Is the discursive material? (At last)

LeoCasey at aol.com LeoCasey at aol.com
Fri Jul 7 09:40:58 MDT 1995


As usual, Howie has provided a very thoughtful and thought provoking response
to my posting. If I understood him correctly, the crux of his position lies
in these paragraphs:

>What I get from this is that existence can have no meaning outside
>the discursive, and that by recognising the contingency of being we >can
escape from all essentialisms. But this seems to me to attach >a certain
primacy to the discursive in the definition of being, which >strikes me as an
essentialist approach to both discourse and being. >Wouldn't a
non-essentialist approach see the relationship between >the discursive and
non-discursive as itself being contingent, and >therefore refuse to attach
any a priori primacy to either of the two >terms?

and

>...to define being as discursive, which, on the one hand, seems to >me to
beg the question of the nature of being; on the other, it >strikes me as an
essentialist notion of being (complementing the >essentialist notion of
discourse). I do not see why we cannot hold >that discourse is one aspect of
being among many, as are diverse >aspects of our individual physical makeup
and our patterns of social >interaction, without assigning it a pre-eminent
role in the definition of >being. In a sense it is true that there is no
(human) being outside of >discourse, but this does not seem to me to exhaust
what can be >said about being, human or otherwise. Discourse may be a
>necessary condition for certain kinds of being but even where it is it
>cannot be said to be sufficient. And there are many cases of being >which do
not depend on the discursive, because their existence >does not depend on
their interaction with discursive beings.

Let me try to respond through some inquiries seeking clarification.

First, what is meant here by the _non-discursive_? It is presented as a
residual category, and it is hard to figure out exactly what is in it, and
therefore what to make of the argument generally. For example, is nature in
this framework somehow non-discursive? I could not agree to that formulation.
Certainly, natural phenomena exists outside of human discourse (trees do fall
in the forest whether or not we are there to witness it), but human
interaction with nature is necessarily discursive in form, whether it
involves cutting trees for lumber or 'enjoying' a nature walk. Indeed,
everything we now know about the development of the category of 'nature'
(itself an historical-discursive product) and the nature of the natural
scientific enterprise indicates that the 'natural' in both of these contexts
is a 'discursive' construct. This is not to say, of course, that the natural
scientist can look at the atom and give it any meaning she/he wants, as some
on this list would have us understand discourse theory. It does mean,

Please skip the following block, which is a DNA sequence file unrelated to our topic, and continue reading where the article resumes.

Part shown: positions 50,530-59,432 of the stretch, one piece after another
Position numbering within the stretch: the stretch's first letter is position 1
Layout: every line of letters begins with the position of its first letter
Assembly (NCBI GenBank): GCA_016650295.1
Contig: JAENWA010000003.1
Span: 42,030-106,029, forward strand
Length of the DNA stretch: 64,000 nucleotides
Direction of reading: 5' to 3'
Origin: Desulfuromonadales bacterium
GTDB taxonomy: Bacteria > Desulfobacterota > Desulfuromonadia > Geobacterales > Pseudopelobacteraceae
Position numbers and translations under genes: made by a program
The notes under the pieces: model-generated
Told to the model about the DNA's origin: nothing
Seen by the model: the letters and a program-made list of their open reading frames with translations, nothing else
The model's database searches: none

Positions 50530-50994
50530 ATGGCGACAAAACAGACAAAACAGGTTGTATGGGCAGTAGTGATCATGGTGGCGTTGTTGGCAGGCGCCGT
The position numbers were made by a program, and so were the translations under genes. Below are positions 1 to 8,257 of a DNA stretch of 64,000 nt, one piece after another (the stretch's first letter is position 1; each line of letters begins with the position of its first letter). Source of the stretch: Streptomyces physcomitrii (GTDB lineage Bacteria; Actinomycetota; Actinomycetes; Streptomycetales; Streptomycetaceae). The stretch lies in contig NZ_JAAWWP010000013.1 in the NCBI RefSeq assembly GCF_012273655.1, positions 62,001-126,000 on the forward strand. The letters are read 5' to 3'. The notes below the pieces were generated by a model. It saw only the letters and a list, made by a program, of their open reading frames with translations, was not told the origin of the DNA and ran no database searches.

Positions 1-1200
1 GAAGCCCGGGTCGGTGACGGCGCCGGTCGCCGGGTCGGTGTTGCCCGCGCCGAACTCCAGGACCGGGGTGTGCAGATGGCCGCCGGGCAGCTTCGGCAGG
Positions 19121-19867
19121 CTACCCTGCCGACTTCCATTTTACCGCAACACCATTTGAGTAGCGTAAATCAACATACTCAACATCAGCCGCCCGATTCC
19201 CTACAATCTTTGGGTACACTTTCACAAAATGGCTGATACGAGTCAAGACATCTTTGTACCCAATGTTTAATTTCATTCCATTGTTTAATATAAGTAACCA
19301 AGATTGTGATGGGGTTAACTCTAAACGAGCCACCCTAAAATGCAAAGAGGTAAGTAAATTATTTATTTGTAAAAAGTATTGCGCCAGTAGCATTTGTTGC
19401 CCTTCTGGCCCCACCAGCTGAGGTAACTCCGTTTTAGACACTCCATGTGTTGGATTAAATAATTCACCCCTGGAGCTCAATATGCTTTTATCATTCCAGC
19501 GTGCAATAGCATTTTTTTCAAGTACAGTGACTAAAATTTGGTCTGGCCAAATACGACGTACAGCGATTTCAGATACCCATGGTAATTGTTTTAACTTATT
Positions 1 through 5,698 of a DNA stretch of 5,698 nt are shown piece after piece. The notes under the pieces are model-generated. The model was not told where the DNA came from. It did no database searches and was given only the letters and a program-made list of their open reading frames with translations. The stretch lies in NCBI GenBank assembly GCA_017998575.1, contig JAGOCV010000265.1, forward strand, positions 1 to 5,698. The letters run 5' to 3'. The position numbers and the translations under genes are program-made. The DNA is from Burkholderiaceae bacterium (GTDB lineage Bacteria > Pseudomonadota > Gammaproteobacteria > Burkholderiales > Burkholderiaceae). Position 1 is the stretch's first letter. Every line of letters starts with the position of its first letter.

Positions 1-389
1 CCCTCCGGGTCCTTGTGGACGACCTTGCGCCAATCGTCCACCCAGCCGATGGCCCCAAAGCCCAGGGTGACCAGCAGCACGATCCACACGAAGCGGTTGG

however, that the very process of interaction which gives meaning, indeed the
very selection of the object as something which can have meaning, is
inherently discursive.

Second, if we say that discourse is the _form_ in which all meaning and being
take shape, how is that essentialist? What would be an example of meaning and
being outside of this form? This issue reminds me of the charge that there is
something essentialist about my suggestion that modern racism, anti-Semitism
and heterosexism are homologous forms of oppression, relating the commonality
of form to the nature of the political in modernity. Maybe I am missing
something, but I just don't see how an analysis of form is necessarily
essentialist; certainly, there are types of analysis of forms which smuggle
in essentialist categories (mode of production would be one such form), but
it does not follow that all such analysis is. I haven't seen any specific
claims about the essentialist categories being used in discourse analysis,
and so it is hard to respond. (Now if we were talking about Habermas'
coomunicative ethics, I do think that a convincing argument can be made there
that language is used in an essentialist fashion.)

In principle, I would accept the premise that the modes of analysis we use,
including discourse analysis, are historically contigent, but I don't how far
that takes us -- just because our horizon is limited, does not mean that we
have any choice but to labor in the fields before us. There is a certain
misapplication of discourse analysis which I do not see as very fruitful --
the notion, for example, that because identity can never be closed, we should
reject all notions of specific political identities ( worker, woman,
African-American, Jew, gay), and take as our stance some polymorphous,
perpetually fluid subjectivity. For me, the disavowal of provisional closure,
of  historically contingent but nonetheles "real" _particular_ identities, is
the rejection of meaningful politics altogether. Subjectivity must always be
articulated with objectivity, must always have a particular form, to exist.
The point is to understand that those particular forms are constantly
changing, and to be able to intervene in that process of change.



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